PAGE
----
The bizarre way kids use memes boggles my mind

The bizarre way kids use memes boggles my mind

My 6 year old entered the house noisily. That was normal, almost expected. He does most things noisily and I love him for it.

He dropped his orange school bag in an inconvenient place where it shouldn’t have been, then walked over to our Alexa studio, which is next to the family TV, and started chopping.

“ALEXA…” he said with the speech patterns of a drunk hell dwarf. “PLAYING RICK ROLL… ON THE SOUNDTRACK.”

He’s always asking Alexa to play songs”ON THE SOUNDTRACK.”

That’s when it happened. Thirty-five years after the song was first released (and 16 years after “Rickrolling” was first popularized online), my house has been rocking to the sweet, sweet sounds of Rick Astley’s Never Gonna Give You Up.

How did it happen? How did this 6 year old boy become aware of Rick Astley and this song? The reasons were unclear.

So I asked him. Why? Why randomly walked into our house and asked Alexa to play Never Gonna Give You Up?

I was immediately gutted.

THIS. You don’t even know what and Rickroll Yippee?”

As Principal Skinner once asked: Am I out of touch? Or are the children wrong?

WHASSSSSUUUUUUP

Parenting books won’t help you. Nothing written or published in our current age can prepare you for the hell of high-tech parenting. They can’t teach you how to handle Roblox or Fortnite or the time your son/daughter “accidentally” used your credit card to spend $100 on Minecoins.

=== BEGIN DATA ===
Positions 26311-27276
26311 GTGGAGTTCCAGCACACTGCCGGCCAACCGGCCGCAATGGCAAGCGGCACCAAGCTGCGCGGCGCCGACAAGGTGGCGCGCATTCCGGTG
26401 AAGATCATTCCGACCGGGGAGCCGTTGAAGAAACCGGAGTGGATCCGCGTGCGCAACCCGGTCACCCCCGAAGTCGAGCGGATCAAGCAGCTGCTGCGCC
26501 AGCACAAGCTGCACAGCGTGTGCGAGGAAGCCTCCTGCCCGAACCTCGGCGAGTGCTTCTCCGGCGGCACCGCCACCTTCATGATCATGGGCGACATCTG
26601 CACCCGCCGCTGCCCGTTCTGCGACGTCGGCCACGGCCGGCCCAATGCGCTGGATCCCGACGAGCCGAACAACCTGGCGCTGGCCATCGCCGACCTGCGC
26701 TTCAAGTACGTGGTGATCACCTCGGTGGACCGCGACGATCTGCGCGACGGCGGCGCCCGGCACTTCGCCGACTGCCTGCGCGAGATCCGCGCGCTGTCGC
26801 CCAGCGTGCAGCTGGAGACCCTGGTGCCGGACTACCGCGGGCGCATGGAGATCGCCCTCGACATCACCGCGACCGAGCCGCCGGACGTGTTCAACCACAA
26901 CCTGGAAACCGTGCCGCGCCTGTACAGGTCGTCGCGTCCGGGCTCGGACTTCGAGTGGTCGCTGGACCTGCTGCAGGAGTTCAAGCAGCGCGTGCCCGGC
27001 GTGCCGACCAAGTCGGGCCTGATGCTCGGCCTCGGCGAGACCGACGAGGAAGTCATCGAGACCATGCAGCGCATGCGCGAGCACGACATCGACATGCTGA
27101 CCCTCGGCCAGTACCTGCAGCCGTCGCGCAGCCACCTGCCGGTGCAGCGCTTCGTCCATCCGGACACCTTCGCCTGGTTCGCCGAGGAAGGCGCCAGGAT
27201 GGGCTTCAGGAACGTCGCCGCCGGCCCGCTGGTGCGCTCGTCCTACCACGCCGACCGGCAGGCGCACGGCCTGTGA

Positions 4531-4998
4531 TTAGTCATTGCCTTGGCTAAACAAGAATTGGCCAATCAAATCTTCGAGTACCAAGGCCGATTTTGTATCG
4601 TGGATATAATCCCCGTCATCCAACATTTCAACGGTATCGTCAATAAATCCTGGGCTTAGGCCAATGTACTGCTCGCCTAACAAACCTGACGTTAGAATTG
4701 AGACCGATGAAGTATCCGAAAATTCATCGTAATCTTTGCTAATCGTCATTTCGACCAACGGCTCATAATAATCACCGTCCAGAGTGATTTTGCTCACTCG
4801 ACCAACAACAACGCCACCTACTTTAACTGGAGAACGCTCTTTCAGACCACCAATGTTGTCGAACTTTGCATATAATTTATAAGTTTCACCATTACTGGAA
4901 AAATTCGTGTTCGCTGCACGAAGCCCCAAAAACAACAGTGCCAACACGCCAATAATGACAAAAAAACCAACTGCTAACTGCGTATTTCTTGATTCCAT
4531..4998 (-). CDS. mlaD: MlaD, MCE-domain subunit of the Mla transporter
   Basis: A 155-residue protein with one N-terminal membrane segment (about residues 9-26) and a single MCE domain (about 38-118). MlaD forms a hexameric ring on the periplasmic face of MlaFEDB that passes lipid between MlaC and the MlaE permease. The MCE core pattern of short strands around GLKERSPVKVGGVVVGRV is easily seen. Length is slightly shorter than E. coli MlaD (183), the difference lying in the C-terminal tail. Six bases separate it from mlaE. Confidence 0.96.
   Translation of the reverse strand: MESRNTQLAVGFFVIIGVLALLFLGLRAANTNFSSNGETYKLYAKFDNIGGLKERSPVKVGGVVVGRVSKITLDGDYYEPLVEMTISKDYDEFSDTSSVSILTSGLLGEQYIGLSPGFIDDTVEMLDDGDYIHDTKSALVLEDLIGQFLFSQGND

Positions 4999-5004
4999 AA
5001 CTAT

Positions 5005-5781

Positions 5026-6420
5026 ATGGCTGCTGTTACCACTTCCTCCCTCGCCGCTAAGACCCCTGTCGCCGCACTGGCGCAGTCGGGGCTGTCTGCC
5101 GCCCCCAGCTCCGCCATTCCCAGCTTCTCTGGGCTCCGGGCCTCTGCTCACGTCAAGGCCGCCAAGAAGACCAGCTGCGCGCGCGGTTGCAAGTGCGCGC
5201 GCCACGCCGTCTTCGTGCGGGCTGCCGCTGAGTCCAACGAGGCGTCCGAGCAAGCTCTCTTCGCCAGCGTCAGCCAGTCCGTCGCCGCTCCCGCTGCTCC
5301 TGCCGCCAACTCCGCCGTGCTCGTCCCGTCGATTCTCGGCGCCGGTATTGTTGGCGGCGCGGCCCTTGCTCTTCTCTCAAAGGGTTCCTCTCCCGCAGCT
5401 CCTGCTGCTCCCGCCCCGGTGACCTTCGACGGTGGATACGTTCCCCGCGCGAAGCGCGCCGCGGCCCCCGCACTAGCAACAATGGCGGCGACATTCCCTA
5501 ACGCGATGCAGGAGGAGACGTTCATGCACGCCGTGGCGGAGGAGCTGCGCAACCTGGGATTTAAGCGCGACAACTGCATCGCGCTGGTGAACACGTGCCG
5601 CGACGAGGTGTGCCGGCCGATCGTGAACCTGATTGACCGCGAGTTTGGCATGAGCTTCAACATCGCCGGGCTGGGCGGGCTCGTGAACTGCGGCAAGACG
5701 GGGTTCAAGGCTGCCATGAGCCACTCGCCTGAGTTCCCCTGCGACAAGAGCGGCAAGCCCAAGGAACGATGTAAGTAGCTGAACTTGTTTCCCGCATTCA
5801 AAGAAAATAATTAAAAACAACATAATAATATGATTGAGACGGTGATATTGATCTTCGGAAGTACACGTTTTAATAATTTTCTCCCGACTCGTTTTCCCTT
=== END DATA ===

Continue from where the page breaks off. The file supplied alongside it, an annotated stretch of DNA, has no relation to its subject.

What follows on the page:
In particular, they won’t tell you about memes. But I know one thing: Children love memes.

I have two boys. Six years and one 9 years. Kids this age love memes for a reason.

But not like you or I love memes. No. They don’t consume memes like we do, they don’t talk about memes like we do. Nor do they think of them in the same way. That’s weird.

Contrary to the “kids have too much screen time” narrative, most young children are not as attached to online culture as we adults are. With limited screen time and intermittent access to online devices, they aren’t scrolling through Instagram stories or mindlessly scrolling through TikToks like teenagers.

No, they’re exposed to memes the old-fashioned way – on the playground.

Much like the old days when urban legends spread from older sibling to savvy younger brother and beyond, children are constantly multiplying pre-existing memes completely detached from the context of their origin. They are consumed by osmosis through a family member or YouTube streamer and then quickly co-opted. They quickly become part of a bizarre shared language. Nonsense words that are simply shouted on the pitch without making any literal sense.

This is why my 9 year old screams “JUCCI CHINESE FOOD” at completely inappropriate times. Why does my 6-year-old know every word to Never Gonna Give You Up and find it hilarious, even though he has absolutely no idea why the song has had such a massive impact on generations of perpetually online people.